Who Do You Trust?
Rifling through the bountifully available expertise, Jacobs was bound to encounter contradictions. He writes early on: “Our brains are unduly drawn to whatever yesterday’s study revealed—Look at that! Bacon IS healthy—especially if the conclusion is surprising and counterintuitive and delicious.” Which begged the question, “Which of America’s ten thousand nutrition experts should I listen to?” Jacobs did come to trust some fundamentals. “A lot of what we know, scientists agree on. The stuff about diet and exercise and all that, there’s a lot of agreement,” he says. “I think sometimes people overplay the controversies and ignore that we know a lot of stuff that is healthy, and what is not.” He’s confident that even in the face of unknowns like scarred hearts and worn-down joints and muscles, scientists will never flip-flop hard enough to deem exercise a bad thing. “And I looked, because I was like, ‘Hey, maybe I can not exercise and be the healthiest man alive,’” Jacobs says. “But no, the basics are gonna stay the same—that you need to eat whole foods, you need a lot of sleep, you can’t stress out, and you do need to keep moving. The sedentary life is a killer. Those will always stay, I don’t see those being overturned in any way in our future.” NEXT: Getting motivated to move >> [pagebreak]
And if those basics stick, there’s no wiggle room for the fitness-averse to make excuses. Once you’re there, ready to get in shape, get back into shape, or stay in shape, Jacobs extols the values of goal-orientedness. “It’s why races are so good, they give you a goal. I had a goal of writing this book, so that was very helpful. I also learned a whole bunch of tricks on how to motivate yourself. Because that really is one of the biggest parts of health—how do you motivate yourself to live in a healthy way?” he says, recalling how he tracked his progress meticulously on both monthly and daily scales. Using a pedometer, Jacobs found himself tacking two additional miles onto his daily walking tally because he enjoyed the self-set challenge of walking 10,000 steps each day. The future self was another major motivator for Jacobs, the idea doing right by his body so as to live old and healthy. But the aged self is such an abstract, Jacobs opted for a more tangible visual by using an iPhone app, HourFace, to age his photograph, then taping it up prominently at his desk. He’s looking at the photo as we speak. “I want to respect him,” he says. “I want to get some exercise and eat right ‘cause he will be around, he will exist.”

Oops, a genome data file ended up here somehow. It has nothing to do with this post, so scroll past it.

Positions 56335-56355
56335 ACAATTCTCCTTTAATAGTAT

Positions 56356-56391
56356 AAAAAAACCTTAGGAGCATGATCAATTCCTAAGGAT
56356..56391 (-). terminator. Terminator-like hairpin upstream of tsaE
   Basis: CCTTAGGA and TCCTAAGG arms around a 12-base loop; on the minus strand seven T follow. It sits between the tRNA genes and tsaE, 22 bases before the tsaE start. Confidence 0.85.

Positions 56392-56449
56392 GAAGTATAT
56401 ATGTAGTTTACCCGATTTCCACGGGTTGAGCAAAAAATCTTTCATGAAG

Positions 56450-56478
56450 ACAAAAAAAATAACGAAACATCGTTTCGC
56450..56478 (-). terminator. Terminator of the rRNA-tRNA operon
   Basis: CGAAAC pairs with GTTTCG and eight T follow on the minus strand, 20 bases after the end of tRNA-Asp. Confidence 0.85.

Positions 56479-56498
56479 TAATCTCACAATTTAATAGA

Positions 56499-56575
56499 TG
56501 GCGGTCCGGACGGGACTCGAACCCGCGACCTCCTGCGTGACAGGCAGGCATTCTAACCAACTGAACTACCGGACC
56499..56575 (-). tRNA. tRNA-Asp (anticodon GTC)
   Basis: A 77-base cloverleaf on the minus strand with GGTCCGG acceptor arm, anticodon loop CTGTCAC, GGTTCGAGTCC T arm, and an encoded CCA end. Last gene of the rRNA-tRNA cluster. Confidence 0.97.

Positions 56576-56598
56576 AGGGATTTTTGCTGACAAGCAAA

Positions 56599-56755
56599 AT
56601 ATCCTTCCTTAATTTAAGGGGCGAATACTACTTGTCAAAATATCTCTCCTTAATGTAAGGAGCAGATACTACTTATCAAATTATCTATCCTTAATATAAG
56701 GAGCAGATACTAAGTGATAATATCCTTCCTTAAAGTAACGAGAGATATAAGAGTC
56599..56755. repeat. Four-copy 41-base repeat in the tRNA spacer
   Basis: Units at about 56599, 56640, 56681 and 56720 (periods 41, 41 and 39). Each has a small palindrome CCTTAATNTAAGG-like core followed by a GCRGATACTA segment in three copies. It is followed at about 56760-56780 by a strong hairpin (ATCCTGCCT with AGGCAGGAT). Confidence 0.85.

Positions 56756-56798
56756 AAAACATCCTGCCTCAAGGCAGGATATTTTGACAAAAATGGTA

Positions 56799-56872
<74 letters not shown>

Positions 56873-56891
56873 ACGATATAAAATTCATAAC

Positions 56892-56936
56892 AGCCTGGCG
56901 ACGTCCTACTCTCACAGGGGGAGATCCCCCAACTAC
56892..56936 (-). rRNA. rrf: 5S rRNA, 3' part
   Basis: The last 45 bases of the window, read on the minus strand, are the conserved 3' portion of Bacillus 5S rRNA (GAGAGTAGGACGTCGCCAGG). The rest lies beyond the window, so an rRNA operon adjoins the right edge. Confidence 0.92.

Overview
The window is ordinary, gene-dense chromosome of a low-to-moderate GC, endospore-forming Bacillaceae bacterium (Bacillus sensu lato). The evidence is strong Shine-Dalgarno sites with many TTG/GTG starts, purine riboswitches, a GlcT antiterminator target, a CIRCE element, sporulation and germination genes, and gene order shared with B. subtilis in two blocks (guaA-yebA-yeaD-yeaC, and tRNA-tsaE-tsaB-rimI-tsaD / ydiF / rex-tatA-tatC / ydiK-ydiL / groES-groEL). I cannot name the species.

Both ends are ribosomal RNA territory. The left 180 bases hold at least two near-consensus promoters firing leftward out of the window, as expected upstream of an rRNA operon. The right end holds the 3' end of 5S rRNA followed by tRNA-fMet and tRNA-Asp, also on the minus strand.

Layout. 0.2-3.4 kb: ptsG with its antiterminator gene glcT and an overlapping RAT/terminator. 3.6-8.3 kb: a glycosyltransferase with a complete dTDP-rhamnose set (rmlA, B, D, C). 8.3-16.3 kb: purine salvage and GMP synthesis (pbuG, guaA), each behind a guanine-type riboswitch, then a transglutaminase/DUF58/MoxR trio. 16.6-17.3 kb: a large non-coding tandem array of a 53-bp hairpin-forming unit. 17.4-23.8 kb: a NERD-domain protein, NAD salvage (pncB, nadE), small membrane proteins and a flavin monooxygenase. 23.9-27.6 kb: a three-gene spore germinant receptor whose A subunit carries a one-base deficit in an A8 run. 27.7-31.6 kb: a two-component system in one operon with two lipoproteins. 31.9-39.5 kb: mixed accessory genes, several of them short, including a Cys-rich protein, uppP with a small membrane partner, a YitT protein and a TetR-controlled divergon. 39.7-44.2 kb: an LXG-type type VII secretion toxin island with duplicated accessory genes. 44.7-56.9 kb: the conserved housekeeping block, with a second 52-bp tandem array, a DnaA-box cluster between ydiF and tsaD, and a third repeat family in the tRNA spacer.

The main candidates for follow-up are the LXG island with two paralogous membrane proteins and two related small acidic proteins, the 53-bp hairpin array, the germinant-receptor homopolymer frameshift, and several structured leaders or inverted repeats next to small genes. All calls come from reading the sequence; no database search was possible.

In all the ups and downs of defining a fitness routine, Jacobs managed to find activities he truly finds pleasurable. “That’s the whole key—you’ve gotta do something that you enjoy otherwise you’re never gonna do it,” he says. “The things I enjoy are playing basketball with my kids—luckily I’m a lot taller than them, makes it easier—and I also do love racquet sports, squash and tennis, and the treadmill desk.” He also uses a dumbbell set at home, complemented by Netflix’s streaming catalogue. “There are hardcore people who say you can’t work out and watch TV at the same time. But for me, it’s such a joy. Then I don’t feel guilty when I’m watching things; I’m actually doing something,” he says. “If I didn’t do it I don’t think I would work out as much.” Of course the right movies are essential—actioners and snappy comedies work well; slow, depressing films are best avoided. Typically published as a gleefully unknowing generalist seeking expert status, Jacobs now finds himself something of an entry-level health and fitness guru. “I try not to prescribe any medicine—I don’t have that ability—but I can use tips that I found from my adventure,” he says. “I lived it for two years, so I did learn somethin’.”